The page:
As we look at how people make a living, how they spend the money they earn? This infographic below by Samuel Granados and Gianluca Seta in the @courrierinter shows how people spend their money in Italy.
But when you lose your job or you can’t find a job, suddenly you have to make a decision on what to spend or not?
So should we campaign for an even greater increase in welfare spending or would more of the same still prevent people climbing out of the poverty black hole? We know that although financial equality doesn’t directly guarantee social equality, income inequality certainly aggravates other inequalities we face as The Spirit Level demonstrates. Indeed, the proportion of wealth has fallen for the majority of us as much as it has risen for the richest 10% since the earlier 90s.
Up until now, governments have focused much more on opportunity much more than equality – it even has a name for it – “social mobility” and the most visible example of this is their approach to “getting people back into work”.
The paradox though for the people that take this up is that they fall into a trap – they lose most of their benefits – housing & council tax as well as job seekers allowance while the rate of deduction of their tax rates rises significantly.
This obviously discourages people from trying to get back into work, as well as the practical difficulties of being able to afford to get to job interviews or even broadband to search for jobs. How will they be able to pay for the bills at the end of the month, not knowing how many hours their recruitment agency will give them to work and facing a sharp decrease in tax credits that takes place when you get a job?
In these times of change we can believe in, we would normally look to Obama, but the US is so far behind in terms of social protection, that it doesn’t make sense this time round to be inspired.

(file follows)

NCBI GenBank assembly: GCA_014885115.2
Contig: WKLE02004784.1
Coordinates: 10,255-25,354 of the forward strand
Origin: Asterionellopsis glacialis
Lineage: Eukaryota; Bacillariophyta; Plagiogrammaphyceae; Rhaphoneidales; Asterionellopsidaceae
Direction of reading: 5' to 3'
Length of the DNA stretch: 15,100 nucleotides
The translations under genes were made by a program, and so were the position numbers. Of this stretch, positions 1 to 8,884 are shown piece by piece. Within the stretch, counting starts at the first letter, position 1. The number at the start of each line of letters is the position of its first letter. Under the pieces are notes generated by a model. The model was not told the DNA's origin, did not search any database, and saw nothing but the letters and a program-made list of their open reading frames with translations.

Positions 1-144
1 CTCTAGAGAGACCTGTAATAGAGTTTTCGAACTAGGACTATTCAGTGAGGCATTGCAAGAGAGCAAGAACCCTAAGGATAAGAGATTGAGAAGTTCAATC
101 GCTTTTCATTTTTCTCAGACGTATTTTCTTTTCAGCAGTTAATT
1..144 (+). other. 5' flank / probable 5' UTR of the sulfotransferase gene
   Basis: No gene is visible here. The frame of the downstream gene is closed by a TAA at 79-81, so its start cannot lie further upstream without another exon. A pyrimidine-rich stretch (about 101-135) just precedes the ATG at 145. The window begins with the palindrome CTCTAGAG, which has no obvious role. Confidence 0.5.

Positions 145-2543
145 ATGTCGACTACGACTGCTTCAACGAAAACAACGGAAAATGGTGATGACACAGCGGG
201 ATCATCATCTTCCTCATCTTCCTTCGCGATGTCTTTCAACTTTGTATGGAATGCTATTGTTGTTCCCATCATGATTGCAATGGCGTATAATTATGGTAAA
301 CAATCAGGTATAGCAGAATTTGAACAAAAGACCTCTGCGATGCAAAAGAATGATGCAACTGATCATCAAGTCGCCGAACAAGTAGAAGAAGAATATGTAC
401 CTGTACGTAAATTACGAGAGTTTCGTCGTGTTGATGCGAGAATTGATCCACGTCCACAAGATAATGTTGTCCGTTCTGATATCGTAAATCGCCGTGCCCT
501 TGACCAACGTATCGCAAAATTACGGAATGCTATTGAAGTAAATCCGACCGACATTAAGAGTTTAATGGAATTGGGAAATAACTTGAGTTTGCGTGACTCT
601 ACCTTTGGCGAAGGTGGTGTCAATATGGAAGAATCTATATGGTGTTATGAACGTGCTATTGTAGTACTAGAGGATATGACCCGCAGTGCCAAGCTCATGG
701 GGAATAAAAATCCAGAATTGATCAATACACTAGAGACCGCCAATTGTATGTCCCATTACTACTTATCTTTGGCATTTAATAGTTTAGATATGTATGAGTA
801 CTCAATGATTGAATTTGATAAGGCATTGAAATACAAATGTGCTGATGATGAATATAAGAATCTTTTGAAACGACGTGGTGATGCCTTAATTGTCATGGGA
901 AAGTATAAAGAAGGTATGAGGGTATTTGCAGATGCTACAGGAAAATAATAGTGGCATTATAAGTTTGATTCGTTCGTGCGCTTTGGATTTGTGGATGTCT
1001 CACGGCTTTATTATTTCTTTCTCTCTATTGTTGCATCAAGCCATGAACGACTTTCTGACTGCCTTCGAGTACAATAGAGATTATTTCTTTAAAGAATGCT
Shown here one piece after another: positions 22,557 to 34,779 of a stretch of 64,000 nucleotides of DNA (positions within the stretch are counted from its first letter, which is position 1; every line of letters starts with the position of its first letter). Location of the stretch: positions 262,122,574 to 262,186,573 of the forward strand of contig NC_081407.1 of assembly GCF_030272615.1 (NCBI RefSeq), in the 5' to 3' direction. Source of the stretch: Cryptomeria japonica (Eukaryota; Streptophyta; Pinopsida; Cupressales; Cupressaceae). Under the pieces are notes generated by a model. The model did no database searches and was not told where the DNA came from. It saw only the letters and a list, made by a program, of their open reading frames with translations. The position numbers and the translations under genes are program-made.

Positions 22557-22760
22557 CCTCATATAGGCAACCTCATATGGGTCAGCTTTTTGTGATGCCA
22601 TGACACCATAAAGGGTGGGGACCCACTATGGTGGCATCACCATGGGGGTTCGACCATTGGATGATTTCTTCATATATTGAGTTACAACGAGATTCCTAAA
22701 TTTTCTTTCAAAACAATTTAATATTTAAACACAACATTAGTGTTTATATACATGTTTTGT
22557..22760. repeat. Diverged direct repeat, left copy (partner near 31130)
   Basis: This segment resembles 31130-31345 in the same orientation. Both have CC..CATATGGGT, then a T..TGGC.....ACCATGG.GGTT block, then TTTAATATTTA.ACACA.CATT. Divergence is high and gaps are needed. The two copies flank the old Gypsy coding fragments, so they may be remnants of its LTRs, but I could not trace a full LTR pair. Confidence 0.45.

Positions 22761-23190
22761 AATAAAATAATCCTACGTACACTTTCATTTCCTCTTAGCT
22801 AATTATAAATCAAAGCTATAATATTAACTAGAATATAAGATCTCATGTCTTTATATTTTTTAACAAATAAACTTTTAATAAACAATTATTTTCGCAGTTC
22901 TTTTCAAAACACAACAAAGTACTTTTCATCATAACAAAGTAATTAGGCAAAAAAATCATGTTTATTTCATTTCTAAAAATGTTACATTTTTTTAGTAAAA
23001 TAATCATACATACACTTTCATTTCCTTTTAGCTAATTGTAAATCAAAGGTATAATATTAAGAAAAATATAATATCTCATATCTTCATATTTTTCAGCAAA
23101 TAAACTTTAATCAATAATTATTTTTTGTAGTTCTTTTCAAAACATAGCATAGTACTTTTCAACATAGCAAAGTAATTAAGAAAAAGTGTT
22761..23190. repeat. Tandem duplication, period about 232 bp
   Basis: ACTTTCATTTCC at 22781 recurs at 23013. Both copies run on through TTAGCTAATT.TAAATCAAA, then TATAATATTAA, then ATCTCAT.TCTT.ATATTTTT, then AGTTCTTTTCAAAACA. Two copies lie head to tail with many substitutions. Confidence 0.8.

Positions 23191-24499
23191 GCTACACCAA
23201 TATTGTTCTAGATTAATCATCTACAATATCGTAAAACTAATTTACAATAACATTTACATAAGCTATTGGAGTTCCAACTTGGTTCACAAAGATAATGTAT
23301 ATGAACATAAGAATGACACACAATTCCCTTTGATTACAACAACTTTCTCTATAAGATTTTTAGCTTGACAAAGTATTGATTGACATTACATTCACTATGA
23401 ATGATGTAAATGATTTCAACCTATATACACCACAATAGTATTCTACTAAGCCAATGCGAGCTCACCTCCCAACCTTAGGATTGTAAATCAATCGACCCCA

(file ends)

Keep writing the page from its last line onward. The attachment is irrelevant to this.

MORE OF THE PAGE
What we surely need then are more unconditional and non-withdrawable and less means-tested benefits to tackle poverty? How about a basic income? This pushes all these buttons, so should the EU reduce welfare spending to pay for a “basic citizen’s income” to everyone or should it increase taxes for those who earn more or even introduce a maximum wage to pay a “living citizen’s income”? What are the overriding benefits of a basic income?
The Citizen’s Income Trust argues that it’s unconditional, so it would also reduce the stigma attached to means-tested benefits. Its non-withrawable, so it would also reduce the stress attached to working out how much they would be left with at the end of the month.
It’s redistributive as income is redistributed from people who are better off more towards those less so. Those who earn the least would get a quarter more in come than they currently do, while those who earn the most would only get a bit less. The rest of us would either get an increase in income or would stay in the same position as we are now. It’s empowering as it would also encourage more flexible working, lifelong learning and retraining which is so important at the moment.
Isn’t it time for a basic income?